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  • Writer's pictureGrace A. Johnson

Name of the Week: Arleth

So, I went back to an idea of mine, that I'd had some time ago, which is a strange mix of fairy-tale retellings, allegorical fiction, and high fantasy. I have no clue if this idea (which is a rather broad idea, composed of several different stories that would create a long series) will ever amount to anything. It's certainly outside of my comfort zone, but I'm intrigued by it. Therefore, it might exist only in my mind as a plaything, but that does not mean I can't share a little bit of it with you.

The first character I came up with for this series was Arleth. Both she and her name were crafted to play off of Sleeping Beauty--and I've rather fallen in love with her strange, delicate, yet fierce name. (Apparently I love names that end with th, because I've always loved Lilith's name...which I think will be next week's NOTW.)

Arleth is definitely a unique, uncommon name. If you Google it, hardly anything comes up. Finding a true origin story is even more difficult. (Note: all the "sources" I mention below are just exactly what pulls up when you type "Arleth name meaning" into a search engine.)

Some say that it's related to the Hebrew Ariel, which means "Lion of God." Fun fact: Ariel is an alternate name for Jerusalem, found in Isaiah.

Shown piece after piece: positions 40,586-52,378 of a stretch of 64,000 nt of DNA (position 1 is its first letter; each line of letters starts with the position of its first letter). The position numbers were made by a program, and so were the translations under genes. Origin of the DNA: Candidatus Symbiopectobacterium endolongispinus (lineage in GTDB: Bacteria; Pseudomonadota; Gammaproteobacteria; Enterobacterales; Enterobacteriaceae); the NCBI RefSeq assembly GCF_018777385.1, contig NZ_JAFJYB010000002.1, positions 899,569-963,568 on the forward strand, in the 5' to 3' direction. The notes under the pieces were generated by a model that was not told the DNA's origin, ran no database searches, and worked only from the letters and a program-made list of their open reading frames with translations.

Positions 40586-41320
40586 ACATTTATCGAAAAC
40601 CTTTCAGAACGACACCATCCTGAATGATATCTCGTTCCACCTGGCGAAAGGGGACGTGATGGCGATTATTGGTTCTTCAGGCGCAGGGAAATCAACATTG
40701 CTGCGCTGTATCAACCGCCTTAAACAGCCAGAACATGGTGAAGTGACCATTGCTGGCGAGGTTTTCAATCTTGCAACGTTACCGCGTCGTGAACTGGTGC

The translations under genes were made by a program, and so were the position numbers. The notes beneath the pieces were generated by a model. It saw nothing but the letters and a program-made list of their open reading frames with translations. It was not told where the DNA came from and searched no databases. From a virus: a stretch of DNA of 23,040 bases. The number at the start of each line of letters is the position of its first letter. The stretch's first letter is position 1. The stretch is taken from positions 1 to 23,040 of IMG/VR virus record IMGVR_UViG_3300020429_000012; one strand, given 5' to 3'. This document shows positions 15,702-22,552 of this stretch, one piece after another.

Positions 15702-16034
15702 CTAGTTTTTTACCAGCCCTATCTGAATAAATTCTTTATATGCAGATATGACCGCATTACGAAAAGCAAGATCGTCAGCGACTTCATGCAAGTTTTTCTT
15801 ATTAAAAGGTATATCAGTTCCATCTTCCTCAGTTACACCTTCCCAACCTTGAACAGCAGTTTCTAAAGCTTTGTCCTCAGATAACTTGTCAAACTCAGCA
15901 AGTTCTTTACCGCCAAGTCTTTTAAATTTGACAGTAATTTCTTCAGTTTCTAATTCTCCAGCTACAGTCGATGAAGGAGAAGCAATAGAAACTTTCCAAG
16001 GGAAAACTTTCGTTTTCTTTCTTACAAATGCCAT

Others say that it's Spanish and means "free spirit." This was apparently one of the first results I received, since I used this meaning as a parallel to the obvious fact that someone who figurative or literally sleeps for a hundred years straight is not entirely free. Plus, it fits all too well with Arleth's actual story. This meaning also coincides with another source, who claims it is German and means "free man."

Another source says that Arleth is a pet name of Charlotte, the feminine form of the French name Charles, which means "manly." Fun fact: a lot of popular female names are variant of very masculine names--like Andrea, from Andrew, which also means "manly." Might want to think twice before naming your delicate daughter or princess character "manly."

My last source, which appears the most reliable (Behind the Name usually is), combines each of these theories. Arleth, borne by Mexican actress Arleth Terán, is a form of Arlette, which is the French form of the Germanic name Herleva. Herleva, therefore, is composed of several Ancient Germanic words--hari, meaning "army" and either era, meaning "honor," or erla, meaning "noble." Even this name no one is quite certain of.

Regardless of where Arleth comes from or what it means, it is a very beautiful name--and I'm pretty sure I'm the only author who's claimed it for a character so far!

Up next: Lilith. This lovely name has some very dark origins, and, hint, it has nothing to do with flowers.

Just a heads-up for my Pinterest folk! I've moved my Prisoner at Heart board into my new Daughters of the Seven Seas board, which also includes a ton of pictures for Held Captive and even Bound and Determined! Get a glimpse of what my next novel will look like with the array of character pics, aesthetics, and more that I've pinned! Check it out, along with my other boards, here!

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